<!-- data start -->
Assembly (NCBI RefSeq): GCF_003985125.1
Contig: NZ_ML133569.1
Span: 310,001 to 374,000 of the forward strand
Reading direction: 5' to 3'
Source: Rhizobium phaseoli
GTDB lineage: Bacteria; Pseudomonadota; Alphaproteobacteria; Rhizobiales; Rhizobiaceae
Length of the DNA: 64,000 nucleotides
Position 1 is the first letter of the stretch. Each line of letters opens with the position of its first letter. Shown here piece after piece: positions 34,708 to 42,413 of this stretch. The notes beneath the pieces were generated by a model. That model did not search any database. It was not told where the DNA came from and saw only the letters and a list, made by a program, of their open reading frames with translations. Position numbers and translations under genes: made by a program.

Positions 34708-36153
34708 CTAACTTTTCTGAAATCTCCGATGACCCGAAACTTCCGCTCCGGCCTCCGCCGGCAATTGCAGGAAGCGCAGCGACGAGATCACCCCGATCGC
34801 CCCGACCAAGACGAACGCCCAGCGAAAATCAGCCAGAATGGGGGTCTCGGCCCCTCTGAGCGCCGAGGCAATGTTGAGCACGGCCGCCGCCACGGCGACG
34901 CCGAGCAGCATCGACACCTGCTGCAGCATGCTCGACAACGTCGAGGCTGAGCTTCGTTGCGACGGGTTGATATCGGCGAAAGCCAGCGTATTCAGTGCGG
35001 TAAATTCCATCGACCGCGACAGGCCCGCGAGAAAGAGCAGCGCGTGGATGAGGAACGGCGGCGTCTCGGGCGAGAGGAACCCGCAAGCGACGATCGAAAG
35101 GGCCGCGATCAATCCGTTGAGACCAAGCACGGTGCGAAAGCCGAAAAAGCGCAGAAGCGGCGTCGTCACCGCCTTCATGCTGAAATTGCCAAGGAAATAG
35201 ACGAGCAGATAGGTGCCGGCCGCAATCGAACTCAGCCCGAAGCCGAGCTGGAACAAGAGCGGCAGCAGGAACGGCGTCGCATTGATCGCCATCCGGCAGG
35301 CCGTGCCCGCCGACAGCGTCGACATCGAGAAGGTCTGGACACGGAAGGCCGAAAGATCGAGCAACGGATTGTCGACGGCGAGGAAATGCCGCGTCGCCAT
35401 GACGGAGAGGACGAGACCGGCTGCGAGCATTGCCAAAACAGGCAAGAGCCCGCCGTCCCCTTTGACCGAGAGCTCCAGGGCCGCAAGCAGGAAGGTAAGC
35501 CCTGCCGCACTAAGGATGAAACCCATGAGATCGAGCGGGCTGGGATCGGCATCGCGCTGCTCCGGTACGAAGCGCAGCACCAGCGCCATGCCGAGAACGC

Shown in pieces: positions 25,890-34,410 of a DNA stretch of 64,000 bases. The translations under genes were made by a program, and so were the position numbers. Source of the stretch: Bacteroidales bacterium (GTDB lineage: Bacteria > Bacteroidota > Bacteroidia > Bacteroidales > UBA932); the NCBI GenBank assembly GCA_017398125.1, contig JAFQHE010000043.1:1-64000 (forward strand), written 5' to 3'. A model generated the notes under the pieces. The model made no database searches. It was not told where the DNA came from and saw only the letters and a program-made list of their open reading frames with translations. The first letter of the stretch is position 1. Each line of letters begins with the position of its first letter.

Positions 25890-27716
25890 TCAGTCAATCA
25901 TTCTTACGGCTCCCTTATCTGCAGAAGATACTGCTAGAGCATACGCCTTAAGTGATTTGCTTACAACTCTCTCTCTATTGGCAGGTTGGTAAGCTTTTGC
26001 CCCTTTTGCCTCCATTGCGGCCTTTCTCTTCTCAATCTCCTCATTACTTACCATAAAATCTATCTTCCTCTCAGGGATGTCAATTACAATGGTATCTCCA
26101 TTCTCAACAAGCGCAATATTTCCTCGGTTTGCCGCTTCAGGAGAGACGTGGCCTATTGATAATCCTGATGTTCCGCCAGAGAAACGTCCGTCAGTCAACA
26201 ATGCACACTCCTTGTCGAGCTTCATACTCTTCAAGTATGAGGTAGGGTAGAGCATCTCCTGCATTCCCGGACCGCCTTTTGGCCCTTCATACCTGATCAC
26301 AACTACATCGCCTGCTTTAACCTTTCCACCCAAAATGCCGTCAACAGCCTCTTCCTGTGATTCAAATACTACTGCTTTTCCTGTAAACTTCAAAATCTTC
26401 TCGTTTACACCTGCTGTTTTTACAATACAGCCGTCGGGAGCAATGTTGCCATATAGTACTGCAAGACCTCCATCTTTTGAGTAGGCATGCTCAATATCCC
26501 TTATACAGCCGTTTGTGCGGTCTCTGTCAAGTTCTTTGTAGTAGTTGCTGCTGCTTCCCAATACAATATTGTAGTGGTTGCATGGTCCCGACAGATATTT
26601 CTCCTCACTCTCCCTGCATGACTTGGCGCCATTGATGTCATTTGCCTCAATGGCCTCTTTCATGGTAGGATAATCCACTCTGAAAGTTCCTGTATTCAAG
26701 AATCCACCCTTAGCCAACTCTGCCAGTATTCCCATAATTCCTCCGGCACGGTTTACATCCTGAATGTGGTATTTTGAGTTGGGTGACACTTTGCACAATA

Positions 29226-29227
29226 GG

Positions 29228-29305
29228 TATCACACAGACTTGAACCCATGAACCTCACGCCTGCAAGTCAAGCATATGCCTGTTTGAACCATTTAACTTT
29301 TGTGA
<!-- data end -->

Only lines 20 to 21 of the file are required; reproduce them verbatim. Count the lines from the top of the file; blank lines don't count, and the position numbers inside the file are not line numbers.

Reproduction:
Positions 25890-27716
25890 TCAGTCAATCA